Ferguson rules out Man Utd return but stokes Rooney row
Moyes will not suffer the same fate as Wilf McGuinness insists Fergie, who now has a 'new life'
FORMER Manchester United boss Alex Ferguson insisted that David Moyes will not suffer the same fate as Wilf McGuinness, the man who took over from Matt Busby at Old Trafford only to be replaced by him 18-months later, after ruling out a return to the dugout.
Fergie used his first interview since standing down as United boss to warn supporters hankering for the hairdryer that he was enjoying retirement far too much to contemplate a return, no matter what happened to his beloved United, who are currently languishing in the bottom half of the Premier League.
He also lifted the lid on attempts to lure him away from United and the efforts of Wayne Rooney to leave the club:
On the chances of a comeback: "I'm not interested in managing again or getting myself worked up about Manchester United's results," he told interviewer Charlie Rose of the American PBS network. "You would be throwing your money down the drain if you put any money on me coming back as a manager."
Matt Busby stepped down as United boss in 1969 after 24 years in charge and was replaced by Wilf McGuinness, but he lasted less than 18 months before being sacked, with Busby returning as caretaker manager for the rest of the 1970-71 season.
Ferguson insisted that would not happen to him. "There is no way back for me now. I've got a new life," he said. "I want to go to the Kentucky Derby and the US Masters, the Melbourne Cup. I want to visit vineyards in Tuscany and France."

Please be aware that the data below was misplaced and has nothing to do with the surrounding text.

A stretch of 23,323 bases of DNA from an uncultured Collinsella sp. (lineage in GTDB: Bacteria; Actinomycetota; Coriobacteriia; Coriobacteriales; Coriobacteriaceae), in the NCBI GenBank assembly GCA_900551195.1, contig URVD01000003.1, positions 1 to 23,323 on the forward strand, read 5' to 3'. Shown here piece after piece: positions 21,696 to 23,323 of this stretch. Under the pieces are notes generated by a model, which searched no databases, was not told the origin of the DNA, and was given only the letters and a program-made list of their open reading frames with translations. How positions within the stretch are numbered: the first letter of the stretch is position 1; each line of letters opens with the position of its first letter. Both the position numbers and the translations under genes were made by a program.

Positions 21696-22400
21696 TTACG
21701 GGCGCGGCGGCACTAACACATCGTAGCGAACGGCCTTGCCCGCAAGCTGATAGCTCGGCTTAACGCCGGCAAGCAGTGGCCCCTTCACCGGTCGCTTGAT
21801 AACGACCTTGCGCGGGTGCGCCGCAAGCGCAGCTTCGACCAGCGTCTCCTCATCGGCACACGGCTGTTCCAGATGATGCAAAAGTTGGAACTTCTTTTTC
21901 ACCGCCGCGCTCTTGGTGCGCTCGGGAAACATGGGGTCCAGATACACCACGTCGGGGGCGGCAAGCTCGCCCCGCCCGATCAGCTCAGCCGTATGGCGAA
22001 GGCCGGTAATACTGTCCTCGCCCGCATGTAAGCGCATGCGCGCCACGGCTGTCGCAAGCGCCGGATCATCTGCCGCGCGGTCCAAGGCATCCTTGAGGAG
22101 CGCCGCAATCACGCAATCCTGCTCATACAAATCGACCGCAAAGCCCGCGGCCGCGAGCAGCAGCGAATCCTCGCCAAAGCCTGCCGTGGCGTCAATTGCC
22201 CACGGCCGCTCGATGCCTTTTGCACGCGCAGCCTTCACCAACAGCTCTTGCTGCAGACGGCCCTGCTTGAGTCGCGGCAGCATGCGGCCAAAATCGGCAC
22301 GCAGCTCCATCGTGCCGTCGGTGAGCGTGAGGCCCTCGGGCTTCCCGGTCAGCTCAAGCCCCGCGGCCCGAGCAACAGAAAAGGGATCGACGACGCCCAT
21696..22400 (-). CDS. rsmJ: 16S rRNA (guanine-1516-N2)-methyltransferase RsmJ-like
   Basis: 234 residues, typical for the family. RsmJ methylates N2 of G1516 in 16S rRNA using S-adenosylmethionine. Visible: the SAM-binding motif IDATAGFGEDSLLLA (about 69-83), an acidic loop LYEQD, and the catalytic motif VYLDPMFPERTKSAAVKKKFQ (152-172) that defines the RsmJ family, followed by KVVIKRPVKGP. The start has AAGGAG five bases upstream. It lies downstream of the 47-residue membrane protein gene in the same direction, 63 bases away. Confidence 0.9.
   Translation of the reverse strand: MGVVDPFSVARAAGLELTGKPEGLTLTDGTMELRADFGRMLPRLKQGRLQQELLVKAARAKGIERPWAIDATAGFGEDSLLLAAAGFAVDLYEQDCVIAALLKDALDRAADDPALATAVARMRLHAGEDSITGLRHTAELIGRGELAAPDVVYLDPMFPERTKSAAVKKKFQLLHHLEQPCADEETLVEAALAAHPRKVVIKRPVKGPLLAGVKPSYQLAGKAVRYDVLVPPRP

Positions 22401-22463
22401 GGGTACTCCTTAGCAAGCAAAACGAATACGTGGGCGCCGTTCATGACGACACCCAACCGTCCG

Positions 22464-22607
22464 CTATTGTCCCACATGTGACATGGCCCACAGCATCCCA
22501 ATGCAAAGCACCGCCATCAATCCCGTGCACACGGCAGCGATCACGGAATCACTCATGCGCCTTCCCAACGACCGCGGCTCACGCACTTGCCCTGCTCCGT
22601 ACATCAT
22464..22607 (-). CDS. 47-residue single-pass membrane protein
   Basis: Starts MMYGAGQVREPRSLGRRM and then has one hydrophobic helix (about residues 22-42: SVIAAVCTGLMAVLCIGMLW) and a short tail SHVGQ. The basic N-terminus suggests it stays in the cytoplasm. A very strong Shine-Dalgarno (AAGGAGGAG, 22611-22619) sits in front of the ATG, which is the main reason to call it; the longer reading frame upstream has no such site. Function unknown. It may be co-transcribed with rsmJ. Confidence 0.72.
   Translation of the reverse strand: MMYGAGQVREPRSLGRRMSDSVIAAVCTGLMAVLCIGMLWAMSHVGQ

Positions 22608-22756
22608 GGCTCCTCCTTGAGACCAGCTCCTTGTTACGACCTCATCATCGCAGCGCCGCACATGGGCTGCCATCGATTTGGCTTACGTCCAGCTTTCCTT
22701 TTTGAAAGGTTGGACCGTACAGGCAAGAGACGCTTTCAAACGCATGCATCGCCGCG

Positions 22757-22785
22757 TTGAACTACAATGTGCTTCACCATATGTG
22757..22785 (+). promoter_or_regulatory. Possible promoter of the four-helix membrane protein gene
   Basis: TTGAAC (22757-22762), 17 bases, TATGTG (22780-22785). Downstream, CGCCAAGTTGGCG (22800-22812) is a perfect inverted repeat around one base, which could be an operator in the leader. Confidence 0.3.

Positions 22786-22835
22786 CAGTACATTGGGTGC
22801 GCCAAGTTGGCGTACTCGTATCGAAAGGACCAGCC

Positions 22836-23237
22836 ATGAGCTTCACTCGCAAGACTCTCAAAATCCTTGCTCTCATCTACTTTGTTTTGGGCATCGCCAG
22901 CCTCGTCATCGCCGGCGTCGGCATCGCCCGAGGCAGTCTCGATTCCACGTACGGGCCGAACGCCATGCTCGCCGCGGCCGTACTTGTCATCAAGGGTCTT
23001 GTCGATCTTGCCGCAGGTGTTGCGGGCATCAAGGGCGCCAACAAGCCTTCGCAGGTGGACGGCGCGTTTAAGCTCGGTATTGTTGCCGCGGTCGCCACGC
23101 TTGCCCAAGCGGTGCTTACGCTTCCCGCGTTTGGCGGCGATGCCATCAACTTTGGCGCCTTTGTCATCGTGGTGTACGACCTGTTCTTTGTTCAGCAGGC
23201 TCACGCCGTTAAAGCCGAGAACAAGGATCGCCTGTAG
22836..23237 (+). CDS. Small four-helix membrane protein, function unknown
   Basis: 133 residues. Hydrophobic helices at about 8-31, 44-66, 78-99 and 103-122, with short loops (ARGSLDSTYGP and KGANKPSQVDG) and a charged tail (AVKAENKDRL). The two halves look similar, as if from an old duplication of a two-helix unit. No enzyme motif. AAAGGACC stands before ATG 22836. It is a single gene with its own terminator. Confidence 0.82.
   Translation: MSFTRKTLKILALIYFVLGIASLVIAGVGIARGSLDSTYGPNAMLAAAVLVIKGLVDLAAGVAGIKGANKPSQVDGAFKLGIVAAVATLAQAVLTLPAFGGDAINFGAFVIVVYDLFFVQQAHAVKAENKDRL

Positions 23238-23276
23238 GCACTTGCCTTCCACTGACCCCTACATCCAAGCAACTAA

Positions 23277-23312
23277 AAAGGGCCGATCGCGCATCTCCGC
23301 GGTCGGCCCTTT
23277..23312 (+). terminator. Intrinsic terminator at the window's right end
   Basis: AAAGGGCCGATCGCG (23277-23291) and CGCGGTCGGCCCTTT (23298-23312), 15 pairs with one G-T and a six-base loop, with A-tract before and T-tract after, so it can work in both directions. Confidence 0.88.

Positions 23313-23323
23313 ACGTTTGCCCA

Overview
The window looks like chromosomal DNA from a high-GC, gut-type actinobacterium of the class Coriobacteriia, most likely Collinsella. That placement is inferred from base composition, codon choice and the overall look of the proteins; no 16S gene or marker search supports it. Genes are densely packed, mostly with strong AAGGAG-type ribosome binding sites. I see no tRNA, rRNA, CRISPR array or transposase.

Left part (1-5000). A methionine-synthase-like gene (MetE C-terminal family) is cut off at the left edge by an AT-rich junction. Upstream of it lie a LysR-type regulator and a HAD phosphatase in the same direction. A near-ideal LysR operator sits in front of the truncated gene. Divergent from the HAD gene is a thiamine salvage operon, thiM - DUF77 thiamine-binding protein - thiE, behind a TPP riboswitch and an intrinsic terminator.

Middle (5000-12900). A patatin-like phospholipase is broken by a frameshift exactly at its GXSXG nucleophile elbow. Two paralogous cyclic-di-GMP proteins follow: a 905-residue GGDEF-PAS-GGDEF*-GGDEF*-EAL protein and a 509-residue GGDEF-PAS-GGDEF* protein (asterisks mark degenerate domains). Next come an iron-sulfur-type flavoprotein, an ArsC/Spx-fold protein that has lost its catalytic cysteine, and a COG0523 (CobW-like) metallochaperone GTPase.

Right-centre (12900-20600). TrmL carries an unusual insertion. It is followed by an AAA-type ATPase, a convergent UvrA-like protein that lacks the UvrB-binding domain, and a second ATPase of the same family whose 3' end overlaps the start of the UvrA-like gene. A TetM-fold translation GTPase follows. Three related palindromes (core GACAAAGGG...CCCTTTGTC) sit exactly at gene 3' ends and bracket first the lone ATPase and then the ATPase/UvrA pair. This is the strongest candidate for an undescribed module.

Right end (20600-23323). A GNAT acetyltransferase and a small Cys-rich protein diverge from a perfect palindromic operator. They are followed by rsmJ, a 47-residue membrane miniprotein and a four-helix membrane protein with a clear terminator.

On Moyes: United are 12th in the table after losing three of their first six games this season, but Ferguson said: "United are in good hands with David Moyes. He will be fine. He's a good manager."
On Rooney: "The Scot repeated his assertion that Wayne Rooney asked to leave United just after the Premier League title was secured last season but added that he was impressed with the way the England striker had worked on his game," reports the Daily Mail. Rooney denies asking for a transfer, although tensions between the pair almost led to the striker's exit this summer.
On Chelsea: The Blues tried to lure hum to Stamford Bridge when Roman Abramovich first took over in 2003. "They used an agent to approach me when Abramovich first took over. And I said, 'No chance'... I always come back to this point - why would you leave?"
Secrets of his success: Asked about the secrets of his managerial success, and what he used to say to his players, Ferguson advised: "Never hold a grudge."
He added that he was in favour of the gung-ho approach, explaining: "I always say to them at half-time, the last 15 minutes - throw the kitchen sink." ·